Associate Professor Robin Rhodes and Alexis Belis ’00 looking at temple foundations on Mt. Profitis Elias near the ancient town of Asea, Greece.
Alexis Belis ’00 arrived at Notre Dame with a plan. Following in her father’s footsteps, she was ready to major in physics, tackle the requirements for medical school, and become a doctor.
Today, she curates ancient art at the Getty Museum in Los Angeles.
Eager to get started on her physics and pre-med courses her first semester, Belis unsuccessfully tried to opt out of the University’s fine arts course requirement. She nearly missed her true calling.
“That first fine arts survey course changed everything,” Belis said. “It turned out I wasn’t nearly as excited about or interested in my physics courses.”
Instead, Belis quickly became enamored with the ancient architecture the class explored with Associate Professor Robin Rhodes.
“I love architecture because I like puzzles and how they fit together,” she said. “Robin’s class was very much looking at how buildings fit together.”
A bigger picture
By the end of her second semester at Notre Dame, Belis had shifted her focus to art history and archeology and picked up a second major in music performance. A talented harpist, she continued her study of the instrument throughout her college years.
It was art, though, that consumed her.
“After that first class, I took a course with Professor Rhodes every semester he was there,” she said. “He became a trusted mentor and recognized something in me that I didn’t even recognize myself.”
Belis began studying Greek and Latin at Rhodes’ suggestion, since most ancient art graduate programs have a language requirement. She later added French and German to her repertoire as well.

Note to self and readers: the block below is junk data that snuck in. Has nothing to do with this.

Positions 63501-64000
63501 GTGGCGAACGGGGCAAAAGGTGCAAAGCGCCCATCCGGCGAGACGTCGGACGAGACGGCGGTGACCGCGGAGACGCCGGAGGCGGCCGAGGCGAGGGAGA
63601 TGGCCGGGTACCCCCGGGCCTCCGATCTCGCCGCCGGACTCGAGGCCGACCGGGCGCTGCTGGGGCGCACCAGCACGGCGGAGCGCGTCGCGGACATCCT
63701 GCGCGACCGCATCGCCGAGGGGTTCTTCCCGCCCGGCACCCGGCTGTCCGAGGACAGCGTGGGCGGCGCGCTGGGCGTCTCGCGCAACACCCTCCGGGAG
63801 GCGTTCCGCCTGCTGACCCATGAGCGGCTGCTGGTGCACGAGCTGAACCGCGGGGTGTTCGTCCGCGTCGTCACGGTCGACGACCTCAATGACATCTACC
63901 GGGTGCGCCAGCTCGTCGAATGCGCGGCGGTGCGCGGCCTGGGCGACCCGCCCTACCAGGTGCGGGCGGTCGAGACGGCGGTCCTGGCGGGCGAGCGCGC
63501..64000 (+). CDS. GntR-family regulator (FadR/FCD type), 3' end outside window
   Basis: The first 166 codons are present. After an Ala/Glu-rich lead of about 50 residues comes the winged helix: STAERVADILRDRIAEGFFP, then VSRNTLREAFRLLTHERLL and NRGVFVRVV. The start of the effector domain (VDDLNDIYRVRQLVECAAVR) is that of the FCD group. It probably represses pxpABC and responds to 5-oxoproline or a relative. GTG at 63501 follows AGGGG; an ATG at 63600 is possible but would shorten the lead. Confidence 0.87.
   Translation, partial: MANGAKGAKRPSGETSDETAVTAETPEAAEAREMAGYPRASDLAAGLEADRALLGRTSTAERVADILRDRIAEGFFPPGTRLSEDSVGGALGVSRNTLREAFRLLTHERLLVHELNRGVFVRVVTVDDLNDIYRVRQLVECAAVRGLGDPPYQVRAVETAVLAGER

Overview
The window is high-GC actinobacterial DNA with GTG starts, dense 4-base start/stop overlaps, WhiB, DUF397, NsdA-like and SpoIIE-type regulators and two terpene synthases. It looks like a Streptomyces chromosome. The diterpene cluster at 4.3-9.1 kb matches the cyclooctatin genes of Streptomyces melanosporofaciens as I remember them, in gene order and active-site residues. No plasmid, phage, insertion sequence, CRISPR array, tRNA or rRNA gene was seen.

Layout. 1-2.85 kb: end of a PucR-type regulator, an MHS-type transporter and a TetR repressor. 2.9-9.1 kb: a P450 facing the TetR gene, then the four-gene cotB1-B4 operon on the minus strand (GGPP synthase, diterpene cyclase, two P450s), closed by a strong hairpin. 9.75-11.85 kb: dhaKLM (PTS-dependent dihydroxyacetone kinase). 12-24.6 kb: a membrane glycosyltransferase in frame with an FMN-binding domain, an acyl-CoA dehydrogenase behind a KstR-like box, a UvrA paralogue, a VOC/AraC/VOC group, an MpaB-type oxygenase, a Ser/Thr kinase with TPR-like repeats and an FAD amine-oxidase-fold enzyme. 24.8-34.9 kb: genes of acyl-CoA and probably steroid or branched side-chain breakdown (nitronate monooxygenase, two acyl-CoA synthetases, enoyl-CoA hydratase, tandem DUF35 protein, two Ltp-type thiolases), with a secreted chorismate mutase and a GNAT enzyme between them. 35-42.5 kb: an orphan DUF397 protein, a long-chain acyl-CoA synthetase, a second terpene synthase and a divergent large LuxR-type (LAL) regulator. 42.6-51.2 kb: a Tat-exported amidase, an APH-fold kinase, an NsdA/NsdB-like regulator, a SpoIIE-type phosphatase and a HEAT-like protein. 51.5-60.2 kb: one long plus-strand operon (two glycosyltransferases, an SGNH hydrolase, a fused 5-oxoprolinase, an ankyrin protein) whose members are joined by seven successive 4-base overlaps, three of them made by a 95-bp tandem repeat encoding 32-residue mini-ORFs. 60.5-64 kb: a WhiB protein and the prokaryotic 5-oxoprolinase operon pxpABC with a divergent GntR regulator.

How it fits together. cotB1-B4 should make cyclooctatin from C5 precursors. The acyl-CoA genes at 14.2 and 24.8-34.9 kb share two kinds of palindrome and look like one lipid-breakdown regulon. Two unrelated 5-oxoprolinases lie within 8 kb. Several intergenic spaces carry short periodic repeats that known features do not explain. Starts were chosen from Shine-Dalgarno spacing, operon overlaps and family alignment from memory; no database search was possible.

“Robin helped me think in terms of the bigger picture,” she said. “I had no idea when I started that what I was doing would lead me here.”
A mountaintop sanctuary
As she deepened her study of ancient art, Belis was excited about the hands-on opportunities that came along with her focus.
“It’s more than just studying art in a classroom — studying ancient material gives you the opportunity to get out in the field and get your hands dirty,” she said.
After graduation, Belis spent a year at the University of Pennsylvania immersing herself in ancient Greek and Latin before heading to Corinth, Greece, to participate in her first dig — with Rhodes.
From there, she was hooked. What followed was a 14-year journey that took her back and forth between the U.S. and sites in Greece and Cyprus, including many return trips to Corinth to work alongside Rhodes.
Along the way, she studied at the American School of Classical Studies in Athens, Greece, and completed a master’s degree in art and archaeology and a Ph.D. in classical archaeology at Princeton University.
A mountaintop sanctuary in Greece she was visiting for a dig became her passion project that turned into her doctoral thesis.
“It was incredible and beautiful, and I realized I could do my dissertation on this,” she said. “It was never anything I was tired of thinking about.”
“It was an important realization that at Notre Dame I could take classes I was interested in, and that could actually lead to a career path. People come in thinking they know exactly what they want to do. It turns out I didn’t, and I am so happy I ended up following this fascinating and unexpected path instead.”
An unexpected path
Today, Belis has translated her extensive field experience into a position as assistant curator in the Department of Antiquities at the Getty Villa, part of the J. Paul Getty Museum in Los Angeles.
After so many years of fieldwork — where she spent weeks sifting through dirt with a hand trowel and rarely had the chance to wash her dig clothes — Belis is thrilled she can still get her hands on ancient objects.
“I wanted to physically work with objects and not just be doing research,” she said. “That’s something I love about my job. I can go down to the storerooms and look at anything I’m interested in. Having direct access to so much material is incredible.”
Every day, Belis is grateful for the opportunity to wander among relics of the past and do what she loves.
And it all started with a requirement she couldn’t avoid.
“It was an important realization that at Notre Dame I could take classes I was interested in, and that could actually lead to a career path,” she said. “People come in thinking they know exactly what they want to do. It turns out I didn’t, and I am so happy I ended up following this fascinating and unexpected path instead.”
Originally published by al.nd.edu on September 11, 2017.at